Re: DSM: Cult-school comparison


Robert Swanson (robertswanson@icehouse.net)
Wed, 13 Dec 2000 01:09:42 -0800


I'm glad I have not experienced counseling from a coercive counselor. I
would not choose to go there. If you are referring to people locked in an
institution, I am glad that is not me. In any case, that is not the
"counseling" I was referring to. I presented that aspect of counseling that
I see as beautiful and worth emulating.

Astrology is "prediction of events by the stars" (Franklin Dictionary). That
is exactly how I intended its use.

Departing from the model? Is the model intended to be static within the
parameters established over the last thirty years? Then, yes, I am proposing
a change. The model should not be static but based in intelligent growth.
Assumptions that my ideas imply coercion are unfounded and erroneous. What
fear is this that is being projected on me? I am guessing that "knowing
thyself" and stepping into new paradigms is a scary thing. My main point is
that adults (parents and staff) can take responsibility for affecting the
milieu in all their actions or non-action. And it would be interesting if
people, via the JC, decided to enforce this. My main point concerning
students is that they have profound potential, undreamed of potential
realized in the context of a congruent sense of self. The status quo does
not model this congruency.

Again, it is a terrible wast of energy to turn these discussions into
personal attacks. We all can find interesting intelligent products of heart
to add here. Of what use is hateful emotionalism?

robert

on 12/12/00 6:16 AM, Adapadoop@aol.com at Adapadoop@aol.com wrote:

> Suffice it to say that:
>
> 1) with many (around 20, last I counted) 'schools' of counseling out there
> based on as many schools of psychology, promoting 'counseling' in general as
> a model for *anything* is hopelessly vague. On the specifics, most schools of
> psychology (from a way high-level dabbler POV here) have specific problems
> when related to the Sudbury model - specifically, coercion and denigrating
> the person's experience in favor of the counselor's expectations, among other
> things. From a critical-thinking POV, it is good to remember that one man's
> subjective enlightenment is another man's objective hogwash.
> 2) Astrology? I feel, as I often do when reading your posts, that you are
> using common words in ways that defy understanding. True, sometimes really
> new thoughts will require a new vocabulary, but, out of kindness, could we
> try here to put things in words used in as close to their commonly understood
> meanings as possible, or, failing that, to at least point out that we're not
> using them that way? That would aid my understanding and ease my frustrations
> with these posts.
>
> Finally, I agree with the sentiments expressed by others on this list - once
> you have a specific measurable outcome in mind for the students, one that
> you'd take concrete steps to ensure, you're no longer talking about the
> Sudbury model. This is not to say you can't have a different model if you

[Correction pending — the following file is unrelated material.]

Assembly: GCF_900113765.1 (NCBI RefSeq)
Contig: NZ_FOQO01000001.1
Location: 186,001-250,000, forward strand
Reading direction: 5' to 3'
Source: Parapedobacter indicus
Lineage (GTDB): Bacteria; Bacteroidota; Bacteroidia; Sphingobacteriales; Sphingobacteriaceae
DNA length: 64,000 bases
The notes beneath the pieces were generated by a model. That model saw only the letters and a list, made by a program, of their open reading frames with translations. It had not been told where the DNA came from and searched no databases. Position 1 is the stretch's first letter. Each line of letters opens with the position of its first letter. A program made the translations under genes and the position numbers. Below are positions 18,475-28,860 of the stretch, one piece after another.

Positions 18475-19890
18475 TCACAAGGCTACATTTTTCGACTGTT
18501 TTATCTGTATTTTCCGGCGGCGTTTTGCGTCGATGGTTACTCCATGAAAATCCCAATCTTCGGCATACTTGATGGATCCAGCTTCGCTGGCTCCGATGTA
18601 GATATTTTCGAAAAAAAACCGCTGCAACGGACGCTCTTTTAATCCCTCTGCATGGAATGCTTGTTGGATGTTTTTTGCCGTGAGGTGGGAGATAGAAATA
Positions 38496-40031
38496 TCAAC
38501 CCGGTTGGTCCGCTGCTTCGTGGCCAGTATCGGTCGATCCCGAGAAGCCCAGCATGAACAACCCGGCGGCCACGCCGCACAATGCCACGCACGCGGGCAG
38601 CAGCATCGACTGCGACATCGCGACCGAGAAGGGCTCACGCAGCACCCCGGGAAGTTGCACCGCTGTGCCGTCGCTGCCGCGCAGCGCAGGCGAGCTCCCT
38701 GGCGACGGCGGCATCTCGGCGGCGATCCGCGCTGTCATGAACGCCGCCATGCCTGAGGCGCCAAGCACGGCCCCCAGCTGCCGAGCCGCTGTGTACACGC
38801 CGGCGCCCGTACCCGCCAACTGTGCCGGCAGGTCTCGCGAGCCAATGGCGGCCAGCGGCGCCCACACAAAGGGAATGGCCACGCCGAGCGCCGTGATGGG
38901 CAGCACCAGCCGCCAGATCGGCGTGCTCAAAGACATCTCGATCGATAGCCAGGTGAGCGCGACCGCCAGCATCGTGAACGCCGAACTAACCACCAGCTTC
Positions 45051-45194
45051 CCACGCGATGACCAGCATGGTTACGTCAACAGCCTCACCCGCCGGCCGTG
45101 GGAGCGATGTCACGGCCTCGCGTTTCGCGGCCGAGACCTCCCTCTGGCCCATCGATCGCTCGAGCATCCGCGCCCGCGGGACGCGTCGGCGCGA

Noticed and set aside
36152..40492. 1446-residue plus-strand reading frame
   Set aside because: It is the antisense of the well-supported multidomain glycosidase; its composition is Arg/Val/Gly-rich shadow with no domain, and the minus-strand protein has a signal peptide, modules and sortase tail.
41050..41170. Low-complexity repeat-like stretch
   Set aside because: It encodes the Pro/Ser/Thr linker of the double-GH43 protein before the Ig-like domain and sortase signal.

> want, but just recognize that it is different.
>
> Joseph Moore
>
> In a message dated 12/12/00 12:53:24 AM Pacific Standard Time,
> robertswanson@icehouse.net writes:
>
>> A paradigm-cult for school--counseling:
>>
>> A cult is people using beliefs and rituals that are not mainstream. So,
> what
>> would a self-enhancing cult be (one that improves the individual)?
>>
>> How about counseling? The beliefs and rituals of counseling are not
>> mainstream. It is an arena where it is okay to openly, honestly express
>> feelings. It is okay to dig deep within for the truth. Chit chat, denial,
>> and projection are considered a waste of time if not overt lack of
> wellness.
>> Counseling, by the measures in the last message below, is a great cult.
>> People are informed of the terms of their relationship up front. No one is
>> harassed for making decisions in behalf of themselves. Kindness and
> equality
>> are landmark virtues. People are to be respected and heard if not obeyed.
>> Specifically supported are: being in touch with your feelings, having the
>> ability to think analytically, questioning, looking at issues from multiple
>> perspectives, and having control of one's behavior.
>>
>> Gosh, I wish everyone would sign up with a counselor. In contrast, most
>> everything about our lives is selfeffacing.
>>
>> Mysticism is a reference to the spiritual or to the mysterious. What was it
>> Einstein said, either one must believe everything is an accident or that
>> everything is a miracle. Spirituality is the possibility that the eyes do
>> not see everything. Only the religion of arrogance would reject this. And
>> science, science delves into the mystery. Mystery stirs us to the core. How
>> wonderful is the mysterious! Here is a mystery for us all, the scientific
>> statistical odds are trillions to one in favor of the idea that our space
>> program has governed the timing of its rocket science according to the
>> position of stars and planets -- I'm talking about astrology, not
> astronomy!
>> (See enterprisemission.com, 11/8/99)
>> I wouldn't throw out the baby with the bath water just yet.
>>
>



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